Leslie Brisman is the Karl Young Professor of English. Contact him at leslie.brisman@yale.edu .

  • Josiah Gibbs

    If only books could be delivered to the Bass Front Desk in 1 business day from external shelving…

  • Josiah Gibbs

    Also is “I am reminded of the look of certain restored German synagogues whose hollow magnificence, guides say, might be sullied by the presence of books, let alone worshipers” referring to what I think it’s referring to?

  • 123456qwerty

    Gibbons needs to go.

  • http://pobox.com/~flash Flash Sheridan

    I agree; a library should have books, and on my trips back to Yale for reunions, Bass has seemed a wonderful replacement for Machine City.

  • Nancy Morris

    The positive kernel of this article seems to be that the author has an idea that would involve using space in Sterling Library instead of remodeling Bass. That idea is not obviously without merit, and one assumes (or at least hopes) that the author has presented the idea to Ms. Gibbons and others involved in the Bass renovation. Yet the author does not say that any such presentation was made or, if it was, what response his idea received. Why is this all missing? For what it is worth, it is not immediately clear to me that the basement area of Sterling Library could be made safe if its exits were blocked while Sterling itself shut down, as his idea seems to contemplate (if I understand it correctly). Perhaps that could be accomplished. But Sterling/Bass is a complex set of structures, and the devil could well be in the details. Also, the “Bass East” space to which the author refers would appear to be windowless and of far inferior quality to that of Bass, especially as remodeled.

    The author should have addressed – or at least mentioned – changes in the internet, small and portable computers, and information storage and retrieval technology that have occurred since Bass opened. These changes have seriously affected the Yale student experience, especially the entire practice and practicalities of faculty putting materials on reserve and of browsing. In particular, it seems highly unlikely (to me) that many of those using Bass at any given time are using materials actually stored in Bass.

    More generally, many elements of this article seem poorly reasoned and supported. We are certainly not past the point where disagreements about the future of Bass Library can be politely handled, by writing emails or otherwise. The claim that complaints have been directed to “a dead-end site set up to absorb excess anger on the subject” is entirely unsupported and, frankly, comes across as more than a bit overwrought. Nothing prevents or has prevented the author from writing and hand delivering a letter setting out his ideas and objections to Ms. Gibbons (with copies to anyone he chooses), and requesting a detailed response. Nor do the renovation plans contemplate undoing the existing admirable design and decor of Bass, which the author correctly notes are a vast improvement over those of the original Cross Campus Library. In fact, the renovation would brighten Bass and augment the design features the author admires. Nor is there any support provided here for the insinuation that the renovation plans result from any “consumer interest” process. Using the Mexican border wall controversy as a crutch to oppose the Bass remodel is crude, even puerile. And analogizing the Sterling nave absent its exhibit cases to empty German synogogues is inappropriate and borders on the offensive: Holocaust imagery is not to be casually invoked. Doing so, at a minimum, is not polite.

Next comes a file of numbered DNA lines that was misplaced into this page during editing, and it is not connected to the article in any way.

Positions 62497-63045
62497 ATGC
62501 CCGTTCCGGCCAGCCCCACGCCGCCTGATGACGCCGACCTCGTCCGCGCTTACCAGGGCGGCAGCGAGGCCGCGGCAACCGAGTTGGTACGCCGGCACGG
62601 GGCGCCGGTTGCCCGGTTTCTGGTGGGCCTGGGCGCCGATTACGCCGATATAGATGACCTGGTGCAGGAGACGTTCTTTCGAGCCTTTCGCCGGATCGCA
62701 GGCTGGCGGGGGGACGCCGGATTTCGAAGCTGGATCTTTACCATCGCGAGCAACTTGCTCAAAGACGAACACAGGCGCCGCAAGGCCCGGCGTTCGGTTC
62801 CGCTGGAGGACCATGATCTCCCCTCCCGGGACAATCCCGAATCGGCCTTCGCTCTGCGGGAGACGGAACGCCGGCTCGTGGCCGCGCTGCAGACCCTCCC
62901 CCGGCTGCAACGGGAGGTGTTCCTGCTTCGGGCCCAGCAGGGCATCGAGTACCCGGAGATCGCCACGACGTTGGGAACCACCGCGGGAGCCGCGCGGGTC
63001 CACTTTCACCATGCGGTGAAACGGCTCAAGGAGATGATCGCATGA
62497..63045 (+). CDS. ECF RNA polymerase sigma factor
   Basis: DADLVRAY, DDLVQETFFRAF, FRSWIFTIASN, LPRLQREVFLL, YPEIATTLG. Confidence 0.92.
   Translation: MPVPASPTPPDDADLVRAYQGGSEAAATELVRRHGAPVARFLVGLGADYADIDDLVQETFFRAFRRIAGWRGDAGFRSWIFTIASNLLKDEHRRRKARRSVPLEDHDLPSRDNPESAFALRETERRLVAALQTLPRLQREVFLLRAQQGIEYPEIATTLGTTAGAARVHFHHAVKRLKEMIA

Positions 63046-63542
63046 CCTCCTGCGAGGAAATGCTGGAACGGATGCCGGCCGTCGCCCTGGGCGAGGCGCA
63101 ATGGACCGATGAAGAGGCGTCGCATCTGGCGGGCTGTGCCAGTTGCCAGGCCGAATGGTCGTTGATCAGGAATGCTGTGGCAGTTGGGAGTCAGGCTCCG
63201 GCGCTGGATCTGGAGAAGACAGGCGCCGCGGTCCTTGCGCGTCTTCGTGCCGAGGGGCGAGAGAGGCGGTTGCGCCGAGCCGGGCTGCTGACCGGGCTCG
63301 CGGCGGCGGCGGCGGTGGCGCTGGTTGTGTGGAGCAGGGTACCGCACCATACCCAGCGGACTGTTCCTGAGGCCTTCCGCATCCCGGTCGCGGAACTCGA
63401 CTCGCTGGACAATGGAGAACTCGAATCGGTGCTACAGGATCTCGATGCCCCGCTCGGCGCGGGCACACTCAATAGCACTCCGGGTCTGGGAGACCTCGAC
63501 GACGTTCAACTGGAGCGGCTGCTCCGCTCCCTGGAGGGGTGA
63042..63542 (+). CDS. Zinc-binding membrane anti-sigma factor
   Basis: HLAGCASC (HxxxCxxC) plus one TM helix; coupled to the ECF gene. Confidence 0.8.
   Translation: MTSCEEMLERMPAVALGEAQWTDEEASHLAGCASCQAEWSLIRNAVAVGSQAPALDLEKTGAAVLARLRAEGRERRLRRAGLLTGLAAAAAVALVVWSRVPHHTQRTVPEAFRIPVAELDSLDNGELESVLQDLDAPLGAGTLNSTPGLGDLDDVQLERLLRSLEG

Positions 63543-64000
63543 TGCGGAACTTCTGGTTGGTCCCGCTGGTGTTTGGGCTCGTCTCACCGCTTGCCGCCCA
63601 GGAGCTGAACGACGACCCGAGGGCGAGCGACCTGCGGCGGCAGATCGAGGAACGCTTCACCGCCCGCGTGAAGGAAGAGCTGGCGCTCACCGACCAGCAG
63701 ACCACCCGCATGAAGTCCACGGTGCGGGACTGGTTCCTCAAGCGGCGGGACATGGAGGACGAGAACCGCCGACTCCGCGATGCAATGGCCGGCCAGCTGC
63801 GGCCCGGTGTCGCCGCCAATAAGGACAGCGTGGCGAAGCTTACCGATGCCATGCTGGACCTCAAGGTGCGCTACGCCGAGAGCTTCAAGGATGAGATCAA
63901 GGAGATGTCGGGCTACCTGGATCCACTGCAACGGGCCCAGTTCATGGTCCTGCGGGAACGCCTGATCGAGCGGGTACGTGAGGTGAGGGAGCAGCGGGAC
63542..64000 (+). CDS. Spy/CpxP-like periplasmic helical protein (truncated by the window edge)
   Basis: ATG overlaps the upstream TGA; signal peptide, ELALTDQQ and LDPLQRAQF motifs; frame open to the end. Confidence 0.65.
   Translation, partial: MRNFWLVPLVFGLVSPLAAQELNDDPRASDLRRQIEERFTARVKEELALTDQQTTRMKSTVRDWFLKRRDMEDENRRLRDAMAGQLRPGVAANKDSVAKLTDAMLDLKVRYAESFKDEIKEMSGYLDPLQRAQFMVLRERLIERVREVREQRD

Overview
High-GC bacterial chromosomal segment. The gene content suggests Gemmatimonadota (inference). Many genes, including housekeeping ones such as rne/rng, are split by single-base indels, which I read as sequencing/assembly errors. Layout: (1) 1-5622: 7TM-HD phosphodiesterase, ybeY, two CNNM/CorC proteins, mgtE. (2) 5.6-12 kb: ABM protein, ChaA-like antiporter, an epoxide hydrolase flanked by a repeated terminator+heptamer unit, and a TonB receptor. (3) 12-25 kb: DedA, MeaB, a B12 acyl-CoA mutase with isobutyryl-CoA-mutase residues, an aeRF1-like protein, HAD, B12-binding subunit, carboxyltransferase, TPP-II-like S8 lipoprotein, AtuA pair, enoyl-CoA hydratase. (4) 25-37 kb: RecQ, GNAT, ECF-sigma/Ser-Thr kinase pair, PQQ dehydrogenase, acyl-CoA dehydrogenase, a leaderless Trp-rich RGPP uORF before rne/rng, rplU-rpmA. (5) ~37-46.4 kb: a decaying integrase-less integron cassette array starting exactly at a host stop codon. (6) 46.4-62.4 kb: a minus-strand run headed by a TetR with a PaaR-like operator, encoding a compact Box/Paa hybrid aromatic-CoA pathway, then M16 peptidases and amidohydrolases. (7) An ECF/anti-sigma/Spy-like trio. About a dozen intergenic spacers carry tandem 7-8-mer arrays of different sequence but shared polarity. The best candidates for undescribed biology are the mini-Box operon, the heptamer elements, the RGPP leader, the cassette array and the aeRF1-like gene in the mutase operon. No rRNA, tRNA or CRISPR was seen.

• RemedialArgumentation

      Thank you for your measured replies and thoughts on these two opinion pieces concerning the library. These op-eds have turned what should be a conversation among parties with expertise on the libraries into a nasty mud-slinging fight that dirties the university’s reputation. I’m hoping voices like yours take the lead moving forward.

  • yalie

    “If increasing the seating in Bass is a legitimate goal, why would anyone propose cluttering the concourse level with exhibit cases when there is all that empty space in the Sterling Nave where the exhibit cases used to be and rightly belong?”

    — This is a good question. Exhibit cases set up in the Sterling nave would also be seen by a lot more people.

  • ldffly

    Thank you.